Defendant next contends that the trial court should not have used the income imputed to plaintiff in 2006 in lieu of receiving a current complete CIS and tax returns so that accurate and complete financial information would be available. We recognize that the court is permitted to impute income to a parent whose income cannot be determined. Ibrahim v. Aziz, 402 N.J. Super. 205, 210 (App. Div. 2008). Indeed, the court imputed yearly income of $46,720 or $898 per week in 2006, utilizing the average income of a massage therapist for the Monmouth/Ocean County area based on New Jersey Department of Labor and Workforce Development statistics. There, plaintiff failed to provide sufficient financial documents so that income could not be accurately determined, and the court had to resort to imputed income.

Because three years passed between that hearing and the hearing at issue now, it is incumbent upon plaintiff to produce a current CIS, along with recent tax returns for the years 2008, 2009, and 2010, if available, so that the court could more accurately determine plaintiff's income.

Defendant points out that there is a significant disparity with plaintiff's reported income, which is less than half of what her expenses are in the CIS that was provided to the trial court in this proceeding. This CIS did not even include on the Schedule C Expenses monthly contributions toward credit card expense, nor payments towards any medical insurance. Plaintiff also failed to include any expenses toward lawn, pool, or home maintenance for a house that has an in-ground pool. Needless to say, plaintiff is obliged to provide current documents as described, along with tax returns so that the court can accurately determine her income.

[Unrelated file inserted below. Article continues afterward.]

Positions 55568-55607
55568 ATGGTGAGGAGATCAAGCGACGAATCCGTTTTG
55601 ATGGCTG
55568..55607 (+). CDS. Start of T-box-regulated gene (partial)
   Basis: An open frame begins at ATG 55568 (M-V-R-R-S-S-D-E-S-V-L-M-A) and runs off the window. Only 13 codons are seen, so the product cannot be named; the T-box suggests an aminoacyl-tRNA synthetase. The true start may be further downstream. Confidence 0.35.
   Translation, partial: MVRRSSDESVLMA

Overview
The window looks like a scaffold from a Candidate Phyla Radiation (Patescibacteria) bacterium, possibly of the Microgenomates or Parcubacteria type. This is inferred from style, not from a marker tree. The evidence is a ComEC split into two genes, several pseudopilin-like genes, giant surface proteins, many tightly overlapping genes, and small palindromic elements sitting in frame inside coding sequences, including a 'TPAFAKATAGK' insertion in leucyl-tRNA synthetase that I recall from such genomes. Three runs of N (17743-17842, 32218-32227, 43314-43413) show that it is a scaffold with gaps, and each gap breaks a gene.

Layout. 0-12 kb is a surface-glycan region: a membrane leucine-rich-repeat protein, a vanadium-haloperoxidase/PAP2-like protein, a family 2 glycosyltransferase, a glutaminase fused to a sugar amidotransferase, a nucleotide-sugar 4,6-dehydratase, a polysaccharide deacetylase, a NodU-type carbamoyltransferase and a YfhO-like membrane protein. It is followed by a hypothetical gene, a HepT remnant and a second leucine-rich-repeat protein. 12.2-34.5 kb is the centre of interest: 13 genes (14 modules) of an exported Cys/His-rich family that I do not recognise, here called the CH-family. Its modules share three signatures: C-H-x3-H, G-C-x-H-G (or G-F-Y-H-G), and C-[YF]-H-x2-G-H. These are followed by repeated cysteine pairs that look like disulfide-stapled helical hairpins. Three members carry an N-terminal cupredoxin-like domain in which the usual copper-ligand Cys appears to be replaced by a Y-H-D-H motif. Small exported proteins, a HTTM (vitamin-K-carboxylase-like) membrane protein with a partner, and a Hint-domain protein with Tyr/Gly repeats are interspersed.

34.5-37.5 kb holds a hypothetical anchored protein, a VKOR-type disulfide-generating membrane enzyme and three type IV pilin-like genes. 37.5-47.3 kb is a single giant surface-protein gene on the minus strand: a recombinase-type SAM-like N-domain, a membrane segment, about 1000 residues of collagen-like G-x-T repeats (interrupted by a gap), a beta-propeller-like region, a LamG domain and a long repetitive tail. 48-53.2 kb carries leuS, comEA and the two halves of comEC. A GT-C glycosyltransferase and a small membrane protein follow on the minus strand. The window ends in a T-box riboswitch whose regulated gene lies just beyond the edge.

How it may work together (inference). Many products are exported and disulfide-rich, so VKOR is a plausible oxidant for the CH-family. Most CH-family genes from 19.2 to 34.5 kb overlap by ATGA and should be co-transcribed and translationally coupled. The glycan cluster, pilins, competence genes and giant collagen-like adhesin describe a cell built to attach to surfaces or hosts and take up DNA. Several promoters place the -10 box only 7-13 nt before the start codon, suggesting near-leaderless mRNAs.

Defendant also contends that there was a significant change of circumstances in his income from $93,000 to $78,000 because of the economic climate suppressing the demand to purchase trucks. Lepis v. Lepis,*fn1 recognized that support orders can be modified at any time and are "always subject to review and modification on a showing of changed circumstances." Id. at 146. Here, the trial court considered the economic downturn to be temporary and also relied upon the fact that defendant could very well be the recipient of a year-end bonus, which defendant had earned in past years.

Defendant's income was reduced by nearly twenty percent. The trial court's implication that he would receive a bonus was a matter of speculation. Nonetheless, we cannot conclude that the trial court abused its discretion in not finding a substantial change of circumstances to warrant relief under Lepis. However, since we are remanding the matter for a recalculation of child support, we consider it appropriate for the trial court to revisit this issue on current data which could reflect whether defendant continued to receive a year-end bonus or whether his income level has risen due to a turnaround in the sale of trucks.

We, therefore, vacate the child support award on September 18, 2009 of $191 and remand for further proceedings, including a plenary hearing. We leave it to the trial court to determine what, if any, discovery should be pursued, in addition to the filing of the parties' completed current CIS and tax returns for recent and current years, if available.

With regard to the cross-appeal, plaintiff raises the following issue:


Plaintiff's equitable argument is bottomed on the contention that the court did not consider that defendant did not provide child support to either child for a decade and one-half in requiring plaintiff to refund $6800 in unused college expenses for Marcello and $1128 in tax exemption to defendant that was not yielded by plaintiff.

The issue plaintiff raises relates to prior proceedings which produced a consent order of March 23, 2007, voluntarily entered into where both parties were represented by counsel. Paragraph 3 of the consent order referenced defendant's child support and college contribution for his son Marcello and provided, in relevant part, as follows: